The main reason I feel like I can’t get away these days isn’t so much because of what I need to DO for Mom, but for what I need to prevent people from doing that creates unnecessary stress and expense for her.  It can get exhausting.  This is why I so look forward to the time when she’ll qualify for hospice.  Their staff will fight these battles for me. 

Until then, the nurse at Mom’s memory care understands and respects my and her point of view, but is bound by company policy to get Mom to an acute care facility whenever something arises that’s out of the ordinary.  I understand their perspective, and I wouldn’t want them to ignore issues that arise, but since Mom has been at the doctor almost every week this summer for endless little issues as she declines, I’m yearning and ready for even more letting go.

This entry was posted in advocacy, caregiver stress, support, and respite, dementia, doctors and medical, holistic health, legal issues, lewy body dementia, memory care and residential options and tagged . Bookmark the permalink.

6 Responses to Saying no to medical clutter – unnecessary procedures, supplements & meds

  1. momsbrain says:

    I, too, was surprised by the medical staff at the ER when my mom fell, and how they expected a dementia patient to be able to answer questions, understand the blood pressure measurement might hurt, things like that. I was glad I was there, but that isn’t necessarily the norm. And I am about to go out of town four different times in the next two months – yikes.

    I hate it that your vacation was interrupted. I love it that you called to challenge their documentation of her hospitalization. But the forced IV – totally inappropriate. It’s interesting that in this day and age, a patient still feels so powerless.

    I stopped Mom’s mammograms at the first hint of Alzheimer’s and still regret putting her through a colonoscopy before I realized what was going on with her. And that doctor who would force testing on his parents: I pity those parents. What a crock. Your advocacy is impressive. I know it is also very difficult.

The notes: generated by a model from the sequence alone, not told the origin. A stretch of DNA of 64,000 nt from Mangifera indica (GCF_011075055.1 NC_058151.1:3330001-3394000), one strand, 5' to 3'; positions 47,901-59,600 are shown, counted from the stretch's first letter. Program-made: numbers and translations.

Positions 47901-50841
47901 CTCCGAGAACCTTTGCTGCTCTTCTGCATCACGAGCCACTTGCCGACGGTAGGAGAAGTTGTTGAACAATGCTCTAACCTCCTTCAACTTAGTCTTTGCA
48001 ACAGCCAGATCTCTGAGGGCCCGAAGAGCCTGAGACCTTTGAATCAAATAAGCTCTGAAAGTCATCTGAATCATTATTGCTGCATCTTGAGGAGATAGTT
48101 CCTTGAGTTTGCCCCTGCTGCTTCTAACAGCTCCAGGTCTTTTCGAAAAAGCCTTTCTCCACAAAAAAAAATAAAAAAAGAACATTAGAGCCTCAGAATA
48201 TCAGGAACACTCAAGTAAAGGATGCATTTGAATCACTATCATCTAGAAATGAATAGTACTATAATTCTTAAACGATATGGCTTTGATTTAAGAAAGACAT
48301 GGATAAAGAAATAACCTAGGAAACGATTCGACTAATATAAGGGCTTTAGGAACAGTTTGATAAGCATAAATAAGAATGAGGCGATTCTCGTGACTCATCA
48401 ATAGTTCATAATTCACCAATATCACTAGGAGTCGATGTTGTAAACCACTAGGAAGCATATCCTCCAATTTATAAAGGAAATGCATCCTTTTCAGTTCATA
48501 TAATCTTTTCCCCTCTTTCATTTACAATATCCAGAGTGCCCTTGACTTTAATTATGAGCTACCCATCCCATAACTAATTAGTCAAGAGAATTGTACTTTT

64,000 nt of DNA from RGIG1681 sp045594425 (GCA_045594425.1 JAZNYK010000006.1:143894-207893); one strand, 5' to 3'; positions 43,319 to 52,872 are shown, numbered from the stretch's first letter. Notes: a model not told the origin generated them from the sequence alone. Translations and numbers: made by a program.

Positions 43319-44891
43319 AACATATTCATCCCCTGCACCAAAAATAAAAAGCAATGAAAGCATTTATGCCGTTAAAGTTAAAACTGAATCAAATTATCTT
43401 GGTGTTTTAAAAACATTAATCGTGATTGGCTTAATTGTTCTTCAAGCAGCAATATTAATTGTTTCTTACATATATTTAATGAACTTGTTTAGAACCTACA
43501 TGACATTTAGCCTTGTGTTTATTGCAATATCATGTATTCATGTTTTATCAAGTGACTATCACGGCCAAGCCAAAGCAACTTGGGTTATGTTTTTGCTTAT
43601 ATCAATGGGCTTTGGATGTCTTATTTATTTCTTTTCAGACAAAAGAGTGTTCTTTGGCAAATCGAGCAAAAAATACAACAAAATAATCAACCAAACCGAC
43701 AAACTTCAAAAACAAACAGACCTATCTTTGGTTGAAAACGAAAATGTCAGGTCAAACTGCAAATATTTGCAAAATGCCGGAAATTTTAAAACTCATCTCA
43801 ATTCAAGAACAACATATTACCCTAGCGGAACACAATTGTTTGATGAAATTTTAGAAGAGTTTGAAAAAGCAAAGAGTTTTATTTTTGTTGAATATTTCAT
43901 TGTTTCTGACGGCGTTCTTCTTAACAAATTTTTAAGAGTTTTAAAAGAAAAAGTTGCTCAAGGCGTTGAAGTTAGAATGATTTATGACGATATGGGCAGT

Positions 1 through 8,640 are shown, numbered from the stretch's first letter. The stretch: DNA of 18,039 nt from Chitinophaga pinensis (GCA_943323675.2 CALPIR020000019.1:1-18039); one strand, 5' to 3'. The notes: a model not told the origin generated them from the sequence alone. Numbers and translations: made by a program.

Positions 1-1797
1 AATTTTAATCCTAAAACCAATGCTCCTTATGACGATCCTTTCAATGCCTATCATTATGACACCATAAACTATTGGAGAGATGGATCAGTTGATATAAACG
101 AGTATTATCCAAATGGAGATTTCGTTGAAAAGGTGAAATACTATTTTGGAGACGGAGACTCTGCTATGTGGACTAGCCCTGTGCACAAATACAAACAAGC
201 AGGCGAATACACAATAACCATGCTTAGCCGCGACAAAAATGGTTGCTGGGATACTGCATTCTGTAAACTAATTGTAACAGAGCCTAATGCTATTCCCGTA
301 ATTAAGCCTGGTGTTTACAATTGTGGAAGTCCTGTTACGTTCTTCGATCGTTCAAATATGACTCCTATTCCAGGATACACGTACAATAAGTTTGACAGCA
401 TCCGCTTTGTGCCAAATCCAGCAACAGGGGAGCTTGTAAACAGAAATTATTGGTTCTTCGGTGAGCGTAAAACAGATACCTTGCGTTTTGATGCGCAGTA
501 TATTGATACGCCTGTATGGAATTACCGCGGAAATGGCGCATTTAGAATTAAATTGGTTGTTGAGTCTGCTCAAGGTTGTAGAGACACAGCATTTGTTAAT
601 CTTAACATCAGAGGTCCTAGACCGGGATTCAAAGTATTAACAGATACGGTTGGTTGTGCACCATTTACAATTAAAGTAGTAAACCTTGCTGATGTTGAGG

2. Laura says:

    You are so wise …
    Hope it is a peaceful week …

  3. Barbara says:

    I just found this blog thru a facebook link. I am a nurses aid in a skilled nursing facility, and I totally agree with what I am reading here. I will follow with interest & support.

    • Megan says:

      Thanks Barbara! That was so kind of Susan to pass on the link. (I’m assuming you may have seen Susan Marynowski’s post) I’m often wary of putting personal things on FB, but I’m glad it brought you here and would be interested in hearing more about what region you’re in, your perspective, and how you negotiate some of these issues with your clients.


  4. Melissa Cook says:

    I have mild cogntive impairment and am 60. Iinherited early onset from my dad. I was his executor and because I was I was ignorant, I and watched/administered agonizing care for him for 12 years. My brother had it, but luckily died at 67 from stroke complications, but was subjected by his daughter (executor) to horrible and unnecessary medical procedures, including prolonging his life by hand feeding. I have been ranting and raving about NOT “going into one of those little rooms” for years. Fortunately I have the best of the best executors and a supportive husband. I recommend googling Caring Advocates website, for those of you who are searching for a legal, ethical, humane way for your loved one to die (self starvation). I’m signing myself up via the legal process recommended by Caring Advocates and will make a CD of my wishes with my attorney, executor and husband present. Will have plenty of copies on hand for anyone who dares to block my wishes.


    • Megan says:

      Thanks so much for speaking up, Melissa. I’m glad you have such solid support and have found a way to get your wishes put solidly in place. I will check out Caring Advocates.

      Hospice, I’m learning, can also be helpful. My mom just qualified and they help back me up whenever I decline things like flu shots, etc. for my mom at her residence.

      Glad to hear from you,